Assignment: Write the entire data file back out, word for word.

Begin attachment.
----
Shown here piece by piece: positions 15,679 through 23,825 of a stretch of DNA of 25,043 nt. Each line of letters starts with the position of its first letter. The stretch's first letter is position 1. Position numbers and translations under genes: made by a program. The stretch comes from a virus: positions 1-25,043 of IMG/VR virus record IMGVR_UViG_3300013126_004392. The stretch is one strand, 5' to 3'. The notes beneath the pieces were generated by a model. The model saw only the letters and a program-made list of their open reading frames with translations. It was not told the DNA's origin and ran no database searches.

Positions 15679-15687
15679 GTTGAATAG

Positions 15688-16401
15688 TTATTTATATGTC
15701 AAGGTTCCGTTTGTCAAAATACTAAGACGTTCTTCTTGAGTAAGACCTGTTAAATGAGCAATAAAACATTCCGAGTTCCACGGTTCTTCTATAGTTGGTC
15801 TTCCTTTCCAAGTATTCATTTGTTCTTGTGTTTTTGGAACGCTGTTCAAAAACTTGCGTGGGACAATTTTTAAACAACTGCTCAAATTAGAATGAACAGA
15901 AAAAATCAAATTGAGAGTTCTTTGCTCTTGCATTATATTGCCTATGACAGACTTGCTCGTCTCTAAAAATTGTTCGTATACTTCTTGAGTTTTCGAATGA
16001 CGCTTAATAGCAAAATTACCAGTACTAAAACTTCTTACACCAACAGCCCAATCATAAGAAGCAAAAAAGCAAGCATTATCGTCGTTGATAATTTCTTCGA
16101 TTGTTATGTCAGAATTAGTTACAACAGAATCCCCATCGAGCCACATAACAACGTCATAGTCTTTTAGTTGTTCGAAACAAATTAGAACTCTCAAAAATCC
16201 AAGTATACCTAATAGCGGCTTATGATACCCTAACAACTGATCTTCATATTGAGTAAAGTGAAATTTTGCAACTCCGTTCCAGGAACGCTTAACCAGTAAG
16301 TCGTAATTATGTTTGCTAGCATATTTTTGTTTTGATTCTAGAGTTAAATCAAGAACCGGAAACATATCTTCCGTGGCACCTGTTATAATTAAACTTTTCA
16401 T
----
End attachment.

Shown here piece by piece: positions 15,679 through 23,825 of a stretch of DNA of 25,043 nt. Each line of letters starts with the position of its first letter. The stretch's first letter is position 1. Position numbers and translations under genes: made by a program. The stretch comes from a virus: positions 1-25,043 of IMG/VR virus record IMGVR_UViG_3300013126_004392. The stretch is one strand, 5' to 3'. The notes beneath the pieces were generated by a model. The model saw only the letters and a program-made list of their open reading frames with translations. It was not told the DNA's origin and ran no database searches.

Positions 15679-15687
15679 GTTGAATAG

Positions 15688-16401
15688 TTATTTATATGTC
15701 AAGGTTCCGTTTGTCAAAATACTAAGACGTTCTTCTTGAGTAAGACCTGTTAAATGAGCAATAAAACATTCCGAGTTCCACGGTTCTTCTATAGTTGGTC
15801 TTCCTTTCCAAGTATTCATTTGTTCTTGTGTTTTTGGAACGCTGTTCAAAAACTTGCGTGGGACAATTTTTAAACAACTGCTCAAATTAGAATGAACAGA
15901 AAAAATCAAATTGAGAGTTCTTTGCTCTTGCATTATATTGCCTATGACAGACTTGCTCGTCTCTAAAAATTGTTCGTATACTTCTTGAGTTTTCGAATGA
16001 CGCTTAATAGCAAAATTACCAGTACTAAAACTTCTTACACCAACAGCCCAATCATAAGAAGCAAAAAAGCAAGCATTATCGTCGTTGATAATTTCTTCGA
16101 TTGTTATGTCAGAATTAGTTACAACAGAATCCCCATCGAGCCACATAACAACGTCATAGTCTTTTAGTTGTTCGAAACAAATTAGAACTCTCAAAAATCC
16201 AAGTATACCTAATAGCGGCTTATGATACCCTAACAACTGATCTTCATATTGAGTAAAGTGAAATTTTGCAACTCCGTTCCAGGAACGCTTAACCAGTAAG
16301 TCGTAATTATGTTTGCTAGCATATTTTTGTTTTGATTCTAGAGTTAAATCAAGAACCGGAAACATATCTTCCGTGGCACCTGTTATAATTAAACTTTTCA
16401 T